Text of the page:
(another chapter from The Brides of March: Memoir of a Same-Sex Marriage)
Anna Goes to Matisse
On Saturday morning I raced around picking up all over our main floor (Graeme once again strapped on my back, poor lad), hauling piles wholesale to the basement, and stuffing the cabinets in our mudroom, so that the Maid Brigade women wouldn’t have to spend their valuable time cleaning around our detritus. The upstairs rooms I’d vacuumed the day before and given a brief once over, since as the kid zone during the reception, they weren’t in dire need of spotlessness, though, my in-laws would be sleeping up there that night.
One of the many great things about my mother-in-law is that she doesn’t think cleanliness is next to godliness. She doesn’t think any less of a person if her home is bedlam. In fact, I think she rather likes it.
The older kids watched cartoons in innocence, happy in the knowledge that their beloved grandparents were arriving that afternoon, and unconscious of my frantic desire to get our house under control. I was recklessly recycling piles of paperwork (praying they didn’t include bills, checks, or tax info), when, with a flash of insight, I realized we’d failed to contact an entire branch of Jannine’s family who live locally, and should have been called pronto when we decided belatedly to celebrate our marriage.
I appeared in Jannine’s office doorway. “Auntie Maureen! We forgot Auntie Maureen!”
Jannine gasped and grabbed the phone. Maureen answered right away, and without hesitation offered up all kinds of help. She is what Sharon Osbourne might have been had she come to America and given Ozzie a pass: a lovely Englishwoman, flashy, but tasteful, well-preserved and fit, absolutely up to date with fashion, technology, and movies, yet still a lady. We are her girls.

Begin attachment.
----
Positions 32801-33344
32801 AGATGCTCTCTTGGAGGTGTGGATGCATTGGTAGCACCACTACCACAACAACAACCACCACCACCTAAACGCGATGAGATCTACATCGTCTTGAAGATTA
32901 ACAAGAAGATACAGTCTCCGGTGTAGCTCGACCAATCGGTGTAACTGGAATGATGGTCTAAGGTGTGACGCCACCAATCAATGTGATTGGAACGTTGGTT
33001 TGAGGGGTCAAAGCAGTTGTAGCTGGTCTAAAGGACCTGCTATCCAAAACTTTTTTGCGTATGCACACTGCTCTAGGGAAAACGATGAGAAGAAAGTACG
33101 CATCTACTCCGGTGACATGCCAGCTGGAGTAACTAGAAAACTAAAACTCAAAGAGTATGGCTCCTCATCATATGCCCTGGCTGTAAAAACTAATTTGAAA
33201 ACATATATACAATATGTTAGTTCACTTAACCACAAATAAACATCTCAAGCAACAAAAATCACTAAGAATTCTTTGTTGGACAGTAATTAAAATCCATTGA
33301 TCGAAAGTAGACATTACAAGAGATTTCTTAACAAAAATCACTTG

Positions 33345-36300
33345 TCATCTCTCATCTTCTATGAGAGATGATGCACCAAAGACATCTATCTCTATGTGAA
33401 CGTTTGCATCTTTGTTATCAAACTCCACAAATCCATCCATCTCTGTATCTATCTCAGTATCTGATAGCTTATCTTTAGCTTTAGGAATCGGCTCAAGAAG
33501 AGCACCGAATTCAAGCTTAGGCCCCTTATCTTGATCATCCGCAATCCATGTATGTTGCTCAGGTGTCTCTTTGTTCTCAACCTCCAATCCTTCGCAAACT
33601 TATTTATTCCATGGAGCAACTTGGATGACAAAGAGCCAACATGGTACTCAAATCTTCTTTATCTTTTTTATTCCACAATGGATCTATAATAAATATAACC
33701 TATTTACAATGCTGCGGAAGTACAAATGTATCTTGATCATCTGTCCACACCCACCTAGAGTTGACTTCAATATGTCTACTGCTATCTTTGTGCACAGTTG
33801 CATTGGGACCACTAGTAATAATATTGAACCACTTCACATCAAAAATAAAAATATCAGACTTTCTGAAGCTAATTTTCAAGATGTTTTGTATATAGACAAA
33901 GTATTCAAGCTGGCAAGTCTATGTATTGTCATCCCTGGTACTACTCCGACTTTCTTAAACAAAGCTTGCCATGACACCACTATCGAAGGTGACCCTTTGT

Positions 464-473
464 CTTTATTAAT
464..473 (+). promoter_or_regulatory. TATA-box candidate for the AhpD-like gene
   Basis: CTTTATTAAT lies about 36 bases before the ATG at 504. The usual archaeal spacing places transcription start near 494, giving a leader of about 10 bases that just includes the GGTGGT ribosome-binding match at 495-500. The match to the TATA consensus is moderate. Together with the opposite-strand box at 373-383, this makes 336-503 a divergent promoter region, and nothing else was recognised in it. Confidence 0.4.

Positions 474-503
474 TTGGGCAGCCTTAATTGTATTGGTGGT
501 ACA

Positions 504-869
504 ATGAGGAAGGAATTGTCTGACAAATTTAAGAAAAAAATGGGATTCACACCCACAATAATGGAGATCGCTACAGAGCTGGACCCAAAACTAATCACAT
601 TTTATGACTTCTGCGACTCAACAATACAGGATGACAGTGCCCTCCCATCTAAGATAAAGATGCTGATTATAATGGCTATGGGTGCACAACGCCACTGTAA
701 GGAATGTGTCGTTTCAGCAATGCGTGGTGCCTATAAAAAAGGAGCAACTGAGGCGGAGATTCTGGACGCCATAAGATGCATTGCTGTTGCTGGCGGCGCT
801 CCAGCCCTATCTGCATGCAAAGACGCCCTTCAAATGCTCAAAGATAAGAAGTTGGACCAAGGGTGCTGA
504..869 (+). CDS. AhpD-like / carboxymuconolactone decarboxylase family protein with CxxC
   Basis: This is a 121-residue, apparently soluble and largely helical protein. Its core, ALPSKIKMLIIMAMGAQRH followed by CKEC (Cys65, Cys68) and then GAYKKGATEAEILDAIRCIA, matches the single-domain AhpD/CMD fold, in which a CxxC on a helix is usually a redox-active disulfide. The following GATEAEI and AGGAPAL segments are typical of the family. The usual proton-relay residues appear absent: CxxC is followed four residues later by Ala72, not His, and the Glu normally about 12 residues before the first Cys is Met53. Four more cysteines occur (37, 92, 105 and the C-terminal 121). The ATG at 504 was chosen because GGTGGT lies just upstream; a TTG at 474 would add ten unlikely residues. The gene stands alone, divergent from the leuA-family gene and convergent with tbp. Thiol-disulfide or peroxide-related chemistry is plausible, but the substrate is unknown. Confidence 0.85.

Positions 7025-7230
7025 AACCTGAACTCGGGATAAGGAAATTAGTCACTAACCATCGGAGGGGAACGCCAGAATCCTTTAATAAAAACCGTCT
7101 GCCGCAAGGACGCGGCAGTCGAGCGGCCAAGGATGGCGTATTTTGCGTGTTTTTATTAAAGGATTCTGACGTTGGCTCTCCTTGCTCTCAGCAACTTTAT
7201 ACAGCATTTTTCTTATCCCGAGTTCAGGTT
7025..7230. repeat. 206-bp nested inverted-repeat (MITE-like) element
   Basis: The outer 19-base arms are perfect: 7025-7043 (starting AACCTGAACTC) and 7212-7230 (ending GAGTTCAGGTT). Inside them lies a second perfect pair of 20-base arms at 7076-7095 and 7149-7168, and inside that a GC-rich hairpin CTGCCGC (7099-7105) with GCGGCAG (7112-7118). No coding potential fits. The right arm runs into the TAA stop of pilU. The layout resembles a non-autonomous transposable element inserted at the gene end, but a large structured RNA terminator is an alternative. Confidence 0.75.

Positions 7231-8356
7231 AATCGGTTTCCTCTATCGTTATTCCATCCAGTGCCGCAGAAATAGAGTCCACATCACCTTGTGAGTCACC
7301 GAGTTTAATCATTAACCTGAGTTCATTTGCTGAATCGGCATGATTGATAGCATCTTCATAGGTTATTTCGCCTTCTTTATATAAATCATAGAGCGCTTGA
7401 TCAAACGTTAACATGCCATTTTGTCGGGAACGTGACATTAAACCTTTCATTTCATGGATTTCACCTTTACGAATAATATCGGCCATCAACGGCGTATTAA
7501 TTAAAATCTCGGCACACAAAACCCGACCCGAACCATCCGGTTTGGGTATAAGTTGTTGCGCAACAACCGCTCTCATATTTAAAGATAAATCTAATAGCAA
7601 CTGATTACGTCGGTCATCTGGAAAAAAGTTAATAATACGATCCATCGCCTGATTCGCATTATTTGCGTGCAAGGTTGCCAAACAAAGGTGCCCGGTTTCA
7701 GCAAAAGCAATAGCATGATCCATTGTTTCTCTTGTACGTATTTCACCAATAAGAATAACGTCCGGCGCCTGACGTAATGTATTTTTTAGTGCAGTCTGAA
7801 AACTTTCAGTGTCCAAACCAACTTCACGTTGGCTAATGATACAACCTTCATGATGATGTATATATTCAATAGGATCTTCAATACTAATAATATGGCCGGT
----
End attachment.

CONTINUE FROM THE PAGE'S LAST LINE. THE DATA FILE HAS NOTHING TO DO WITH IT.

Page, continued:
Maureen told Jannine quite firmly that we needed to call her sons, Sean and Russ, and invite them as well; they’d absolutely want to come. If there was anything else she could do or bring, just give her a call. She rocks.
Jannine got back on the phone, obediently, to call those cousins. I got back to clearing debris, hoping to be ready by the time our own personal cleaning crew arrived.
Maid Brigade showed up an hour and a half after I was told they would. By then, I was pacing, the baby on my back, and the kids were perched nervously on the edge of their chairs, definitely aware that I was trying to get our house under control, and ready to take off at a moment’s notice, leaving the maids a clear deck to swab. The estimate for the job was breathtaking, but finding the time and energy to clean the house sufficiently to host we had no idea how many people, was beyond my capability.
Just shaving my legs was a lofty goal; we had a needy toddler in the house, he’d been separated from my breasts, he had no intention of being separated from the rest of me. Tidy I could manage with a body strapped to mine, genuinely clean was hard.
When the two women finally arrived, hauling vacuums and cleaning supplies up our steps, we sped out the door. It was half an hour to when Grandma and Grandpa would arrive on the train from Seattle.
I was secretly bummed out that I didn’t have something thrilling to wear the next day. I’d stopped needing to be Rita Hayworth in a red dress, and I never needed to be princess for a day, but I did need to believe this was a big deal. Just dragging something preexisting out of the closet was anti-climactic.
Fortunately, Jannine can be something of a mind reader (one of her many lovable qualities), so she suggested that, since we had a couple of minutes to spare, why not go by Matisse, my favorite intimidating upscale clothing store, and see if they might have something I couldn’t live without.